Working together with Prof. Moessner from the Max Planck Institute in Dresden, Germany, Dr. Ludovic Jaubert of the TQM Unit investigated the multiple facets of such magnetoelectric coupling in spinice materials, famous for supporting the emergence of quasiparticles analogue to magnetic monopoles. Their key finding was the discovery of a bilayered crystal of these monopoles induced by magnetoelectric coupling, whose stability, remarkably, is strengthened by an external [110] magnetic field. Their theory accounts for the ordering process of the quantum spin ice candidate Tb2Ti2O7 in a large field, for reasonably small electric energy scales.
Figure 3. Magnetoelectric coupling in spin ice opens a window for the existence of a bilayered crystal of magnetic monopoles (green), in competition with antiferromagnetic order (red) and a Coulomb spin liquid (yellow).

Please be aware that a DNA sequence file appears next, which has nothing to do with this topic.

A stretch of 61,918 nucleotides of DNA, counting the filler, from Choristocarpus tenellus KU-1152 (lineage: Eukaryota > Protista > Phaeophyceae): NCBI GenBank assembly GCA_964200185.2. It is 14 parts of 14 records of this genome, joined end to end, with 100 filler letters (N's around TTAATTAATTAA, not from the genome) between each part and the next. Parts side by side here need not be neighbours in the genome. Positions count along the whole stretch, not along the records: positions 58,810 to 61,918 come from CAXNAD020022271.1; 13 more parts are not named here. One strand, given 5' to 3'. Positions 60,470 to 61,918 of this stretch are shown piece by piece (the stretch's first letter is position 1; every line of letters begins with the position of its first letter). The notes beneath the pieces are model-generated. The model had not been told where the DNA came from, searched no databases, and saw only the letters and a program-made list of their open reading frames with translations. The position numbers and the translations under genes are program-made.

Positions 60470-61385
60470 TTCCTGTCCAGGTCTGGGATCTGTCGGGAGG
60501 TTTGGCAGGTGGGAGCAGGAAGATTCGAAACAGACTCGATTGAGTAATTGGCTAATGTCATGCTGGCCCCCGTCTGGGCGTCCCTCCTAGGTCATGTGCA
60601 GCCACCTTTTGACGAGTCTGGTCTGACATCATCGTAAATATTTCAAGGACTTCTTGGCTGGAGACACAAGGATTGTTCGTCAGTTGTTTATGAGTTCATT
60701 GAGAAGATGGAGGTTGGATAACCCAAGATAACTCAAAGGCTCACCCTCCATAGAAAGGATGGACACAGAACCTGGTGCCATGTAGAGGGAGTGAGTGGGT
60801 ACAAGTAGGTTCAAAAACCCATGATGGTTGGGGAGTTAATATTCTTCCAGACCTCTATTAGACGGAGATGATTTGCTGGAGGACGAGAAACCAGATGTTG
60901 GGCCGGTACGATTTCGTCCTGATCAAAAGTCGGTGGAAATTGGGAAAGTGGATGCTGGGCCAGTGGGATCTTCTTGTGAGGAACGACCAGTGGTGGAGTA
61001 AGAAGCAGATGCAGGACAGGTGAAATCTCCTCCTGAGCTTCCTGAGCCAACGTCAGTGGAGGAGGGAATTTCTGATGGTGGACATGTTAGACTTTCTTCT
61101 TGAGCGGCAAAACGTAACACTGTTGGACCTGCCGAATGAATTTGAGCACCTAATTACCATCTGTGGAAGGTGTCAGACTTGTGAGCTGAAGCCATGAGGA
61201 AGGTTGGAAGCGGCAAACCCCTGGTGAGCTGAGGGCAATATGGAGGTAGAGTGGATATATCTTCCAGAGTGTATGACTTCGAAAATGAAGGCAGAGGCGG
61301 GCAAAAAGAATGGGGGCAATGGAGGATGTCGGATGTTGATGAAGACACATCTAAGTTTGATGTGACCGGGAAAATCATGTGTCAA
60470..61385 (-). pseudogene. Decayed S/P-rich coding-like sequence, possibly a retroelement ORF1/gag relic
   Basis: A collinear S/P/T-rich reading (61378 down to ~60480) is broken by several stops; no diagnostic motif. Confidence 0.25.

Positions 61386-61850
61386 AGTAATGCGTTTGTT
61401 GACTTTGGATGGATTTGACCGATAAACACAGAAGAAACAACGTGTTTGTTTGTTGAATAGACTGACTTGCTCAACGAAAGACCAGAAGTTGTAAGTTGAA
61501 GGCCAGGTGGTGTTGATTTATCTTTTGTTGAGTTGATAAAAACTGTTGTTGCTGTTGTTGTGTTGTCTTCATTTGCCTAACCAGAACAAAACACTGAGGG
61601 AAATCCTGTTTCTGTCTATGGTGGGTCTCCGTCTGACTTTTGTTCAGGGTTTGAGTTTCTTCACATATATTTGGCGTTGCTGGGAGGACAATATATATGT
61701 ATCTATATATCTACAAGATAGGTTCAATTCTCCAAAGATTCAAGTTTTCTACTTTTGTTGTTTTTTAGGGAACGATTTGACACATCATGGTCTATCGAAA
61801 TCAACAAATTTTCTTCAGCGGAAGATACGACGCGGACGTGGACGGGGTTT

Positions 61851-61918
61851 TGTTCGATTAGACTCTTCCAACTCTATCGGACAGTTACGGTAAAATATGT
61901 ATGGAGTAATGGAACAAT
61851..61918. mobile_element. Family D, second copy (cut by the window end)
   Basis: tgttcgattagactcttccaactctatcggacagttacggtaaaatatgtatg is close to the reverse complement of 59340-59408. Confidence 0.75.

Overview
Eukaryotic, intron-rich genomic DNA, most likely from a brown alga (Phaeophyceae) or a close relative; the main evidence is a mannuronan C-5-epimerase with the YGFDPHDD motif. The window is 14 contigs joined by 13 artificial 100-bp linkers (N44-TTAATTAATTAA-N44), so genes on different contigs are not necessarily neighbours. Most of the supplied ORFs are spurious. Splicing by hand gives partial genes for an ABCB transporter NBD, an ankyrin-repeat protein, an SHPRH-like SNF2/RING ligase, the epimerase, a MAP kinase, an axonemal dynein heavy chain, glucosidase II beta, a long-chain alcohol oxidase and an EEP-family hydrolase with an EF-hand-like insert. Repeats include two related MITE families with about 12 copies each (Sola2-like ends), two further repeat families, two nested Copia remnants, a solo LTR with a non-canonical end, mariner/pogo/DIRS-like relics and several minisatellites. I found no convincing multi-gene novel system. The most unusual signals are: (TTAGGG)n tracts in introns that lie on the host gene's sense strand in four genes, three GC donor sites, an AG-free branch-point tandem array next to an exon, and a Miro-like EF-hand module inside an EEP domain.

These results were published as L.D.C. Jaubert and R. Moessner, Phys. Rev. B 91, 214422 (2015). This paper was chosen as an Editor's suggestion, and featured in the news story "Magnetic Monpoles : Crystal Clear" later quoted in ScienceDaily and Nanowerk.
In February 2015, an earlier work of Dr. Jaubert on this proplem, carried out in collaboration with Prof. Holdsworth of the Ecole Normale Superieure de Lyon, France [L.D.C. Jaubert and P .C. W. Holdsworth, Nature Phys. 5, 258261 (2009)] was singled out as one of the 12 featured papers for the first 10 years of Nature Physics.
3.4 Frustrated Magnets in Applied Magnetic Field
The theory of frustrated magnets in applied magnetic field has had a long and fruitful history, yielding many interesting predictions for new quantum phases. In recent years, advances in experimental technique, coupled with a steady stream of new materials, has made it possible to test many of these predictions for the first time.